One of the most common questions I get asked by advisors who are just starting out with me in coaching is, “How can I change my business to find more success?” It’s a pretty “broad” question but with a little probing I can typically whittle things down to specific areas of their business that need the most change.
Some advisors think the answer lies in simply not contributing to bad habits anymore, for example, “I’m going to stop procrastinating when it comes to prospecting” So, they try what I call the “stop technique” for a couple of days but 90% of the time they end up falling back into familiar patterns.
Instead, I coach them to practice, what I call, The Principle of Strategic Replacement which simply states that in order to change a bad habit we have to replace it with a better one. Then you need to track your daily progress and be disciplined (and dedicated) enough to do this for at least 30 days in order to create and establish new patterns. The following steps will assist you in doing just that.
Step 1: Don’t Underestimate the Grip of Familiar Patterns
Change doesn’t happen overnight and the first step to breaking bad habits is to make sure that you understand and respect the power that they have to hold us to familiar patterns. A good analogy would be to think of replacing bad habits as equal to the task of removing a tree stump. It may seem like a relatively easy task on the surface but once you get below ground you may find that there are a lot of roots that were holding the stump in place. It takes time to dig out those roots, plant seed and carefully and patiently watch new healthy roots take its place.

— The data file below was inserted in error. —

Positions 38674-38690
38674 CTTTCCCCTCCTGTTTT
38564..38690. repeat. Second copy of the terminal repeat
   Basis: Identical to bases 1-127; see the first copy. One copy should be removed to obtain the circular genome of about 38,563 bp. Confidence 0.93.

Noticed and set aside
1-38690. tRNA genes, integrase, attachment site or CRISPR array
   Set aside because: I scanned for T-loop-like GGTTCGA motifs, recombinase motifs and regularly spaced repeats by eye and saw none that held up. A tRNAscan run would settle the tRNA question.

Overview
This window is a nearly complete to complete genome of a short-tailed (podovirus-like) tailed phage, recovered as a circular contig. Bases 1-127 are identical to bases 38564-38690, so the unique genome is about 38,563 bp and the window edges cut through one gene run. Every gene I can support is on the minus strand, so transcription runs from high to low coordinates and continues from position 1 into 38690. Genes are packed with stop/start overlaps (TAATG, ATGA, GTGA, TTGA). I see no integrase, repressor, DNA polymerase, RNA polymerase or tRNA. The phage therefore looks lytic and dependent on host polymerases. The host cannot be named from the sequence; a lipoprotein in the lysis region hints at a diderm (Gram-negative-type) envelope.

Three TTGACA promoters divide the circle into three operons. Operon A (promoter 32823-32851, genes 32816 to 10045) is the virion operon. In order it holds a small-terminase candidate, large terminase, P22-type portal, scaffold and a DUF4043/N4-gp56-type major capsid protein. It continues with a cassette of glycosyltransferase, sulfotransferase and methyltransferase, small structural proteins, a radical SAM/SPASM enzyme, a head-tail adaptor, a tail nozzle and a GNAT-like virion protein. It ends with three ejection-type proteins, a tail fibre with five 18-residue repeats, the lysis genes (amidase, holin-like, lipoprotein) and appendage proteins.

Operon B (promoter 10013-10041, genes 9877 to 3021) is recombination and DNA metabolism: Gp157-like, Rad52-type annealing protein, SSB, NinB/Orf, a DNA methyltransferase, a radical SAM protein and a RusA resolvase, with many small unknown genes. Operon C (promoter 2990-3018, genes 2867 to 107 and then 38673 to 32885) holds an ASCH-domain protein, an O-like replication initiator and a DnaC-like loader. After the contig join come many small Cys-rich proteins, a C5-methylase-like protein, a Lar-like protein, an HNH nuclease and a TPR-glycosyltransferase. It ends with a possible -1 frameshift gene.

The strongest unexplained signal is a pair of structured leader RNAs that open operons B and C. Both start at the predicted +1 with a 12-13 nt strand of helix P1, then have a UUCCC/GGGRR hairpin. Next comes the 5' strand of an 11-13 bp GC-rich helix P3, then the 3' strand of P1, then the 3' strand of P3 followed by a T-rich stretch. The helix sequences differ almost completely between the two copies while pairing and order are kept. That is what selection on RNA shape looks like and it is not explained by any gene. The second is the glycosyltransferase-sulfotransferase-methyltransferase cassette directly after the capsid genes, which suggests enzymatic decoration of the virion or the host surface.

Step 2: Identify Bad Habits and Root Causes that need to Change
Identifying bad habits is not always easy because it takes a little soul searching. Take for instance the goal of wanting to grow your business. If you are completely honest with yourself, you may realize that the reason your practice is not growing is because you are not prospecting which would be the bad habit you want to change. Now, if we get to the root cause of that bad habit we might discover that you don’t prospect because you are afraid of rejection.
Step 3: Change Your Perspective
Once you know the root cause (in the aforementioned example it was a fear of rejection) it’s important to replace it with a new perspective. A good thing to do is to map out all of the long-term consequences of not prospecting along with best practices to managing objections. Also, replace your fear of rejection with the knowledge that it isn’t personal which should help you to adjust your perception of the rejection. Qualifying prospects is just part of what you do and rejection is a part of that process.
Step 4: Create Strategic Replacements
The next step is to strategically plan out the new activities that will support and promote the “new” good habit. The more detailed you can be the higher the probability of your success. An example would be to prospect business owners for the first hour of each day, map out what you will say, how you will handle objections, track the dials, contacts and appointments set and send that information to a colleague, manager or business coach for 30 days so that you have the accountability to keep you motivated.
Why Strategic Replacement Works
The reason why strategic replacement works is because it is a systematic process for sustaining long-term action, awareness and accountability – becoming AWARE of the root cause of the bad habit and the consequences of continuing with those bad habits, then ensuring ACCOUNTABILITY for a specific plan of action, the ACTION or execution of that plan and the continued inspiration to help follow the good habits for 30 days.